He has to wait 5 more years until Natalya dies in 1694 to become an independent ruler. When Tsar Ivan dies in 1696 he becomes finally becomes the sole Tsar. Peter is 24 and will rule for forty-two years until his death at age fifty-two. He is better known under the name Peter the Great. Not only his reign and empire were great, he was very tall himself. He measures 2,03 m as an adult which was very big in those days.

Peter's mother picks his first wife  Eudoxia Lopukhina (1689-1698), and they get married in 1689. It proofs to be a mismatch, but they do manage to have three children before Peter divorces her and sends her to a convent in 1698.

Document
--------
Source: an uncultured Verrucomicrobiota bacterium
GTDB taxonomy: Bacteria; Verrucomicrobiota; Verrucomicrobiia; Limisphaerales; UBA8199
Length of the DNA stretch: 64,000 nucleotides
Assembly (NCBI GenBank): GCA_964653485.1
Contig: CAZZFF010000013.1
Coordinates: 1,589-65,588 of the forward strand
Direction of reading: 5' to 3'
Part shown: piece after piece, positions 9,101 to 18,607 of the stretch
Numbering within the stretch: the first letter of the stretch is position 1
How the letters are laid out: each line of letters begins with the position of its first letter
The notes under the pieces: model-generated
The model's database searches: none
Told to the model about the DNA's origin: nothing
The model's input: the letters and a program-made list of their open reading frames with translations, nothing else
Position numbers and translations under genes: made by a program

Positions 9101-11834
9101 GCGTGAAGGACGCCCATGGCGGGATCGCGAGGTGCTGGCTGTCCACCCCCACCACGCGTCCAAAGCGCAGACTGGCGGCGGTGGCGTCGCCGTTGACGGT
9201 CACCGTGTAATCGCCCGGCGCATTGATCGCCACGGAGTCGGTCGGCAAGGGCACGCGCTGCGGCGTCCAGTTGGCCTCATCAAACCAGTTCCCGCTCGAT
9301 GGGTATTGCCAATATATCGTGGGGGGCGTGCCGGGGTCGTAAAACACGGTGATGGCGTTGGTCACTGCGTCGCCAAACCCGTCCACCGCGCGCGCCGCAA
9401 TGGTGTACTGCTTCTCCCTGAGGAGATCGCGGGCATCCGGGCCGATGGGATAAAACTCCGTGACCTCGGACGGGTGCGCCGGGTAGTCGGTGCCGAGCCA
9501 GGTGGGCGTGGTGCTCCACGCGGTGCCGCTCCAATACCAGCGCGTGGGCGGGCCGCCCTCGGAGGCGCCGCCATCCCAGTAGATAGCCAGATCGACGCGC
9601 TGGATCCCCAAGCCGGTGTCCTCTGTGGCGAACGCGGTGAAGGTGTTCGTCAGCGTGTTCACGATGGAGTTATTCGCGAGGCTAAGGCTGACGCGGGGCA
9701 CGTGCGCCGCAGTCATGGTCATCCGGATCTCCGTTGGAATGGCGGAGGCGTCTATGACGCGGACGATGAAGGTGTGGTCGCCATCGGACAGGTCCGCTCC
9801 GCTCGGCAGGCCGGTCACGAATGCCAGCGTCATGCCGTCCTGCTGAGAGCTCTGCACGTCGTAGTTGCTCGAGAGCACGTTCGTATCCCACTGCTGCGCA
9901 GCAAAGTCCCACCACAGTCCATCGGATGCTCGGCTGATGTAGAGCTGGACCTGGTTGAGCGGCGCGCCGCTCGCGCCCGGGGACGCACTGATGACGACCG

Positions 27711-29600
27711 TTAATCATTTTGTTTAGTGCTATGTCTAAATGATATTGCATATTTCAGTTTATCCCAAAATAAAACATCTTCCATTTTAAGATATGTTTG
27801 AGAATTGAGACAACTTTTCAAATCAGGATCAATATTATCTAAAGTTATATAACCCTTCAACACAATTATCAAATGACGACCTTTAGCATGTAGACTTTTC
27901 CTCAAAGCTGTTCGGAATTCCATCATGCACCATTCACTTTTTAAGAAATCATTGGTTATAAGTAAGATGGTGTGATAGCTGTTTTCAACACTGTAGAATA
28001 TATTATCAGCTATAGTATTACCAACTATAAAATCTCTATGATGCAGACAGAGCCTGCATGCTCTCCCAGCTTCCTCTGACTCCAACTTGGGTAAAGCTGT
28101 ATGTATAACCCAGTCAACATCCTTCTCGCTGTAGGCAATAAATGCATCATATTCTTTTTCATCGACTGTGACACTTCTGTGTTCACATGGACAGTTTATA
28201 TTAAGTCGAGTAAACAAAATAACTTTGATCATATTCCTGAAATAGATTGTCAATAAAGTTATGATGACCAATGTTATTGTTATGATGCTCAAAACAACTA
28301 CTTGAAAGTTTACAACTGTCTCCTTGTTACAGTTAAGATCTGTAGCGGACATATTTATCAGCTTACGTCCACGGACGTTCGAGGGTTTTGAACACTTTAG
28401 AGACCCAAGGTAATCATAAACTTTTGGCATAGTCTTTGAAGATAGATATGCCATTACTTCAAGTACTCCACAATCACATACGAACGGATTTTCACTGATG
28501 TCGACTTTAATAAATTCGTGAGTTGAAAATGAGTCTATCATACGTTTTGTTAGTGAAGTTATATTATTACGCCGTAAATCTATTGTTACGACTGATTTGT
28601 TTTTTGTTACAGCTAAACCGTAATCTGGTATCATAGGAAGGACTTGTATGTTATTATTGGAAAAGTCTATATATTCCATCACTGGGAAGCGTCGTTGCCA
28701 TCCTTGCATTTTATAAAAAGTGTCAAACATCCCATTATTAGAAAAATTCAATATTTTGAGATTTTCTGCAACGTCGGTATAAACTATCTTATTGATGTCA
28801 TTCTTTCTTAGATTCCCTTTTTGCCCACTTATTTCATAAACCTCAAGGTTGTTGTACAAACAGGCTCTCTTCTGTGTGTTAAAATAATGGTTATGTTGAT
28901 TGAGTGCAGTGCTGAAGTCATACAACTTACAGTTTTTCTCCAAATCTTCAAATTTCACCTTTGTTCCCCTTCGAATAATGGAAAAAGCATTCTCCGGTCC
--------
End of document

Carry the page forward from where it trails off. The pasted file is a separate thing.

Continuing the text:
Already since 1691 Peter rather spends his time with his Mistress Anna Mons, a German commoner with which Peter had much more in common. Their relation would last for 12 years.

Catherine I reigns Russia for two years until her death in 1727Catherine I

The second wife of Peter he found on his own. Martha Skavronskaya ​was also Peter's mistress. She was a Polish-Lithuanian peasant which you may know as Catherine, as that was the name she took when she converted to the Russian Orthodox Church. Peter and Catherine were officially married in 1712, 10 years after the start of their relationship. They already had 5 children. They might have been married earlier, but no record of that exists.

Catherine gave birth to 6 more, making a total of eleven children for Peter and Catherine. Most of these children die in infancy or very young.